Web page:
Monday 7 September.
Many of these towns have their Old Town and New Town, the heritage area and the new supermarket area and so on. We walk both and also the Cemetery of the Guestling St Laurence Church a few miles to the east which rates a few mentions in Denise’s family tree. None of her forebears leap out at us but there is something about walking the ‘very ground’ your ancestors once trod. Inside the church is a list of the rectors of the church commencing from 1074.
Tonight we find ourselves unable to finish the medium sized fish dinner we have been served at the Harbour. A large dinner would have fed the entire fishing fleet.
There have been many attempts to build ‘Hastings Harbour’ over the centuries. One attempt was destroyed in the violent storms of the 13th century and the current wall was built in the late 1800’s and is both too short and too broken.
After our failed attempt at eating our dinner, we discover this failed harbour and are surprised, on walking down to the water, to find a fleet of fishing boats beached on the pebbles (there is no sand here) and an unlikely looking fleet of bulldozers parked further up the beach.
There is no marina and the boats have to be dragged up clear of the high water mark. It’s apparent that the boats are dragged up by winches and pushed back in with the bulldozers and it appears that each boat has its own dozer.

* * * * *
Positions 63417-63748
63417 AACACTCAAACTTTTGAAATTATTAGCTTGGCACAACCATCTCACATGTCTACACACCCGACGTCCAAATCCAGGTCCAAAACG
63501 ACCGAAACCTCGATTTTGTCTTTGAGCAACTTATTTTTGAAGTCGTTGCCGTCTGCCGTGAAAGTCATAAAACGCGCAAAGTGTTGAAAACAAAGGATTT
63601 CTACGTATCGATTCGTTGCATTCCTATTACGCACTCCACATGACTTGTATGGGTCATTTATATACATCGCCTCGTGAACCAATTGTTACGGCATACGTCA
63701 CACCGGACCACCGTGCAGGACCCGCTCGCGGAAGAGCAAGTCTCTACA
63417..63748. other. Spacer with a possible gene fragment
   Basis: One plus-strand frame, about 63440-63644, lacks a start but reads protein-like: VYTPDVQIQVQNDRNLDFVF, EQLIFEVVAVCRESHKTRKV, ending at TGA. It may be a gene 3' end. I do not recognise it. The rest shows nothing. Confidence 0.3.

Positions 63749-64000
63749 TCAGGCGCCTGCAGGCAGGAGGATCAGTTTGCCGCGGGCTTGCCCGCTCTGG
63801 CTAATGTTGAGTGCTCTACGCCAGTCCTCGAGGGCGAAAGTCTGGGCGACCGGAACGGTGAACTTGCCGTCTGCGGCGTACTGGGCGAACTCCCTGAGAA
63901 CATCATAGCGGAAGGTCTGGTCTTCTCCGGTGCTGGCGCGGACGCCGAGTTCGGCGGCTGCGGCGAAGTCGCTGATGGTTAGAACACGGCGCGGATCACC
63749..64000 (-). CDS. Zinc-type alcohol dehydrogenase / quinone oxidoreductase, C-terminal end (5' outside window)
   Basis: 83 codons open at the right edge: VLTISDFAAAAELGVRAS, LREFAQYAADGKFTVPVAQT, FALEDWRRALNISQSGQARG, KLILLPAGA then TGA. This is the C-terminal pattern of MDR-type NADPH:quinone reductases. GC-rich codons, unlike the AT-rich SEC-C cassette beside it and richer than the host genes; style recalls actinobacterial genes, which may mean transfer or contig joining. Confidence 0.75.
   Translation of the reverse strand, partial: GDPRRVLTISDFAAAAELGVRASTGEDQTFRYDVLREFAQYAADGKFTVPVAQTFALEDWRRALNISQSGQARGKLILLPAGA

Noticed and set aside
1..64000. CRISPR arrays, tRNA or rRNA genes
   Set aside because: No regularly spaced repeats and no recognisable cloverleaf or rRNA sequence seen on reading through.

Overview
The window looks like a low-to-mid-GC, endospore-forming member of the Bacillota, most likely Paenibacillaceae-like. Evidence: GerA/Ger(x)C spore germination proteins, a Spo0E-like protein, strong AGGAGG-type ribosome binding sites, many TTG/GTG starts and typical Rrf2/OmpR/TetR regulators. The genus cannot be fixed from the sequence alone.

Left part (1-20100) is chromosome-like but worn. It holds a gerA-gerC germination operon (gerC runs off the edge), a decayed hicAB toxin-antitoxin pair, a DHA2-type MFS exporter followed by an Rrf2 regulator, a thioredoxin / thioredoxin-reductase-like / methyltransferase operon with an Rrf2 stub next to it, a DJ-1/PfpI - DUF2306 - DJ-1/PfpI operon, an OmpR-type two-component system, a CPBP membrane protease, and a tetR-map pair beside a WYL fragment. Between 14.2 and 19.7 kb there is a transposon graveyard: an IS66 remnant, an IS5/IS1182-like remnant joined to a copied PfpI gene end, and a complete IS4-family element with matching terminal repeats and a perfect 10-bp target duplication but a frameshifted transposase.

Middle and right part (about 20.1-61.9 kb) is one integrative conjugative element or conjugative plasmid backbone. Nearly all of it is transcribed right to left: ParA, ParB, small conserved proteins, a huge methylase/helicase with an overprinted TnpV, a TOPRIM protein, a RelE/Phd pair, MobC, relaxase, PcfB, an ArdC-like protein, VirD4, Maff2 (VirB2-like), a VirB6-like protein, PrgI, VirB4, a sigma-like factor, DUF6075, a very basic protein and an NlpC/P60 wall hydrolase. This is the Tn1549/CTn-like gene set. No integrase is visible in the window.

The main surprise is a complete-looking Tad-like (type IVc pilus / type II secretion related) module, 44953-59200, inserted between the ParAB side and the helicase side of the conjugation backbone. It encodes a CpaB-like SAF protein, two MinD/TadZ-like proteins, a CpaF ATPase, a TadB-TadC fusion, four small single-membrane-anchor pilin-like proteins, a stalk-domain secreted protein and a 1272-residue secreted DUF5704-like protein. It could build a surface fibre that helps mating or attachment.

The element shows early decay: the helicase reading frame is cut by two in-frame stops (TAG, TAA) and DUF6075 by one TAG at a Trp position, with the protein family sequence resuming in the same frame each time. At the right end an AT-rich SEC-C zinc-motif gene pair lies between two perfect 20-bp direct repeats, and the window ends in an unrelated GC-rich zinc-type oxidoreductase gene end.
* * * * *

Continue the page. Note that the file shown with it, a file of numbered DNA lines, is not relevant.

These unique fishing boats all have a solid steel keel to survive the dragging and have steel below waterline ‘outriggers’ to stop the boat falling over on the beach. There is one catamaran which obviously doesn’t need outriggers.
The highlight of the fishing museum is a video of a boat trying to beach during a violent wind storm in this inadequate harbour. The boat eventually makes it after several attempts and after receiving assistance from a larger boat. Some of the boats look alarmingly small for fishing in the English Channel.
The day is rounded off with Father’s Day text messages from Sherriden and Clayton. Reuben will be 10 months old next week and I’m sure he will have remembered to get his dad a card!
Tuesday 8 September.
Like so many other towns, Hastings has a castle on top of a hill and this one, while severely decastled over the centuries, still has enough of the castle left to know it is a castle.
It’s thought that Hastings was originally settled by bands of people from Germany, The Haestingas, or Sons of Haest around 500AD. A dot point version of the history since then goes something like this:
- 1066 William the Conqueror came across from Normandy to conquer what he considered to be rightfully his. The Battle of Hastings took place where the town of Battle now stands, about six miles away on The Plain of the Haestigas.
- Following the Norman Conquest, William the Conqueror made Hastings his base and sea port.